It has been a wonderful growing season so far. We have had what seems to be the perfect combination of sun and rain. The garden is in its glory. As I look out over mine and those of my neighbours they are awash with pinks, purples, reds, and yellows. The pastels of June have been replaced with the hues of the oncoming Autumn. I find my garden is heavily planted with flowers that support the nutritional needs of bees, birds and butterflies especially at a time when nesting has ended and the instincts of migration and hibernation are kicking in. Our gardens still need to support the natural food chain which will in turn ensure healthy populations in the spring.
I have been progressively adding native plant species to the cornucopia of ornamental flowers in my garden. There are so many worthy and beautiful plants indigenous to our region, province and country that can provide interest and beauty and they have developed balanced relationships with our native fauna over millennia. I’ve been out educating myself and others and explaining that every garden has room for a native plant or two or ten and when everyone grows some, a type of pollinator corridor is created which connects feast to feast and reduces the distance and energy required to forage. I’m not a native plant purist and know that many cultivated plants also provide good food sources and support biodiversity. I’m not opposed to growing a few plants that feed your soul because of their beauty or design, but in my opinion the majority of the garden should be devoted to attracting and nourishing pollinators - bees, butterflies, moths, bats, birds, beetles, flies and yes, wasps. One of the best ways to know what plants work is through observation and research. There are lots of active groups out there who can put you into the right direction for the right plant and you might consider booking a horticultural expert for a consultation (nudge, nudge, wink, wink) who can fast-track the selection of the right plants for your space.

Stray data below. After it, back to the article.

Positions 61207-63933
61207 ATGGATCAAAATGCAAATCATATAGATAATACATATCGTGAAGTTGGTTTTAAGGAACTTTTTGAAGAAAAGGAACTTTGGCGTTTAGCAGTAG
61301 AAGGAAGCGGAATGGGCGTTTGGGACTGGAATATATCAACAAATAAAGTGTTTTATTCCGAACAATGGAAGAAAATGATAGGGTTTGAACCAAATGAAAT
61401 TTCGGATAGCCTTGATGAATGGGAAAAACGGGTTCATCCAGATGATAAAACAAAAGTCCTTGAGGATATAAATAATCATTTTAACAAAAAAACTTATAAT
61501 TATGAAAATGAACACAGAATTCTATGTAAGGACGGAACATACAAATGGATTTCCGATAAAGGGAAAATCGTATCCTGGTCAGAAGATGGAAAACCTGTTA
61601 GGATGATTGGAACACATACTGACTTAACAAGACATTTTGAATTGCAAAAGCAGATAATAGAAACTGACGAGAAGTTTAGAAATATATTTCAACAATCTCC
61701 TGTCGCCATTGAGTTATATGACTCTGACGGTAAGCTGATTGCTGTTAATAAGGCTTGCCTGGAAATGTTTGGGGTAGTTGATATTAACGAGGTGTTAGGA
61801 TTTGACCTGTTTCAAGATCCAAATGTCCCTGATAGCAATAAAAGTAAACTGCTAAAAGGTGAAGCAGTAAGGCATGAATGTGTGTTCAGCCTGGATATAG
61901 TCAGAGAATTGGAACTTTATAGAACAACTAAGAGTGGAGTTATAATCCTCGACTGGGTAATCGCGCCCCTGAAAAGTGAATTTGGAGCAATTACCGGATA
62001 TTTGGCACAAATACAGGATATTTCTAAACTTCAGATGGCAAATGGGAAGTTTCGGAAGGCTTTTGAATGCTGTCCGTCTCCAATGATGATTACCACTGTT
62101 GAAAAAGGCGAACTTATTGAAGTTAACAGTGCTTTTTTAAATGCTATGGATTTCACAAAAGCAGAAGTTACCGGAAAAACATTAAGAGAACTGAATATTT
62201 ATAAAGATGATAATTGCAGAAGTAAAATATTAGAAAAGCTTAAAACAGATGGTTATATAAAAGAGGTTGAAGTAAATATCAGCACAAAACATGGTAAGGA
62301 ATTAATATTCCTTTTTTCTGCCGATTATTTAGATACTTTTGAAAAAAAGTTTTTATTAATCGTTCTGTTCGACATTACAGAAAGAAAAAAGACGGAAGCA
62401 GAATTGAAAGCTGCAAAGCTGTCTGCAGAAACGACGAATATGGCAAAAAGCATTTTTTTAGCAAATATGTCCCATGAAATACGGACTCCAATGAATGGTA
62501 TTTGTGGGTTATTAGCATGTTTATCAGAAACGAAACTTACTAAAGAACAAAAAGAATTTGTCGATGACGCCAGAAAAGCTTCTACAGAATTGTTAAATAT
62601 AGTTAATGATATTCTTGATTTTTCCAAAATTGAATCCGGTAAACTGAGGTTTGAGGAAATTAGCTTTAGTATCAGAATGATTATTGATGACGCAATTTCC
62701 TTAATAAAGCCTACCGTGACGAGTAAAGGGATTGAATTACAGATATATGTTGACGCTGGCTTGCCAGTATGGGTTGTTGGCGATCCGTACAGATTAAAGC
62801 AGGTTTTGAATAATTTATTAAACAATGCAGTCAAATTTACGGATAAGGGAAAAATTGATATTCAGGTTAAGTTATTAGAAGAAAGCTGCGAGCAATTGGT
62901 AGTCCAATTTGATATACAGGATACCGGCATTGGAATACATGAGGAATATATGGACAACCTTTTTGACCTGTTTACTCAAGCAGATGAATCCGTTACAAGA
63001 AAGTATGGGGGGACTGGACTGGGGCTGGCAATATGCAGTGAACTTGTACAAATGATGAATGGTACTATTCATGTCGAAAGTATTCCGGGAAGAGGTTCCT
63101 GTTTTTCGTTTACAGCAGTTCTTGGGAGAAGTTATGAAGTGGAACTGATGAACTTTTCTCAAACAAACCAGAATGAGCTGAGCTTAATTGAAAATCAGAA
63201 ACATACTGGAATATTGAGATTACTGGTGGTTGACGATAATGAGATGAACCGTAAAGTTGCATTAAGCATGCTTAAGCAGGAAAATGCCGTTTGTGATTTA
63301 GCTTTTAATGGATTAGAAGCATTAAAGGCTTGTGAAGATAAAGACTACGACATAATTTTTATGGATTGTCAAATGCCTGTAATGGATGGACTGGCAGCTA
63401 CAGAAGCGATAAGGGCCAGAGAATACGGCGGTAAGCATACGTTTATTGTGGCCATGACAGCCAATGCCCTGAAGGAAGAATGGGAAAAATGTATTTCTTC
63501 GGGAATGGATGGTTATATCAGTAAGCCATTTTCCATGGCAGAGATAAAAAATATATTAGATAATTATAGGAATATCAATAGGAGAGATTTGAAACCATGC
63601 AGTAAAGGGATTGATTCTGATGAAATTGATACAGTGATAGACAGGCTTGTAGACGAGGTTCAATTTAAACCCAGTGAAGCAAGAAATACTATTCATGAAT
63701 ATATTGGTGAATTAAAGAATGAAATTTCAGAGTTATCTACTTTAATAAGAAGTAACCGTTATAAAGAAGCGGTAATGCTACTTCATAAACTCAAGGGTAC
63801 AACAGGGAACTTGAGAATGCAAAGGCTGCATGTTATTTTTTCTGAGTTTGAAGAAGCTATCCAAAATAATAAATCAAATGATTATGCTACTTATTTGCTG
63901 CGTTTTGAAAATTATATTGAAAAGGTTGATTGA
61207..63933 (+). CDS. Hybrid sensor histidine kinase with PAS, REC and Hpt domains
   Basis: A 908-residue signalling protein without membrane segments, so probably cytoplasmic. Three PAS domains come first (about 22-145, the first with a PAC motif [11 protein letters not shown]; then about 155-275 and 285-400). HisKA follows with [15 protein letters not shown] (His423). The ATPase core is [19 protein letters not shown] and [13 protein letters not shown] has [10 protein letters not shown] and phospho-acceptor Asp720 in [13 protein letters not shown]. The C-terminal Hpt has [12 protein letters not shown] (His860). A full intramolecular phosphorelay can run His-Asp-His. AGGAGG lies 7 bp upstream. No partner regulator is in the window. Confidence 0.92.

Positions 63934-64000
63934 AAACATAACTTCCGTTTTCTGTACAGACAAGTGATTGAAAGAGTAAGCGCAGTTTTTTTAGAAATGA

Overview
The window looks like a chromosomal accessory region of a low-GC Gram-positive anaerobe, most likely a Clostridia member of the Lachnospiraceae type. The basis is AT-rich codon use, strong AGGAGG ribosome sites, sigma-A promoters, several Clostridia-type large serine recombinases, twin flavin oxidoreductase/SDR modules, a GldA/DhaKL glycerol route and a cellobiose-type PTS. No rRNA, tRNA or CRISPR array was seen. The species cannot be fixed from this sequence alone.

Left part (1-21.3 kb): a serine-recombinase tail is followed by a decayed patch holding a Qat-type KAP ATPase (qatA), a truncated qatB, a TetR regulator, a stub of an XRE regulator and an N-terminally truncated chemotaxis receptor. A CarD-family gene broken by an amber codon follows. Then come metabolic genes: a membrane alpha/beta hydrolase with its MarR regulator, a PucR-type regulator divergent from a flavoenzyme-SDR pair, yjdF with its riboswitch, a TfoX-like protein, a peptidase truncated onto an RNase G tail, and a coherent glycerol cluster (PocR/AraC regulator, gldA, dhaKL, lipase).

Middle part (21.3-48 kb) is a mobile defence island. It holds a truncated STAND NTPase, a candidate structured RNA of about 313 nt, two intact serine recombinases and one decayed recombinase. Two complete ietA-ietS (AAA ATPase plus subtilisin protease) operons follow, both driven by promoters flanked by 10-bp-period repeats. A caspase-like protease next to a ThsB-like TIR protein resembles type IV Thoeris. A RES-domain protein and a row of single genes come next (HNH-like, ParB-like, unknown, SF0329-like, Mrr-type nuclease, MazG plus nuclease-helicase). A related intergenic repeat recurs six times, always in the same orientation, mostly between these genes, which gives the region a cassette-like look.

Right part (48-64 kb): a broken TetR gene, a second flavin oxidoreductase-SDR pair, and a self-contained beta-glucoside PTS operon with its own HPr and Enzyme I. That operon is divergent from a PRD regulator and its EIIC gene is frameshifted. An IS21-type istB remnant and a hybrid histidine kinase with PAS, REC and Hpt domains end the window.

Approach gardening with a yearning to learn, a child’s sense of excitement and joyful abandon. As I watch a myriad of bees and other winged creatures feed from Phlox paniculata, Veronicastrum virginicum, side by side with Agastache foeniculum and multiple incarnations of Echinacea, there is no doubt in my mind that as you expand your knowledge and you see wildlife visiting beneficial plants through something you created, you will not only have achieved the provision of the crucial nourishment that they need, but I think you will also find a nourishment within yourself that maybe you didn’t know that you needed too.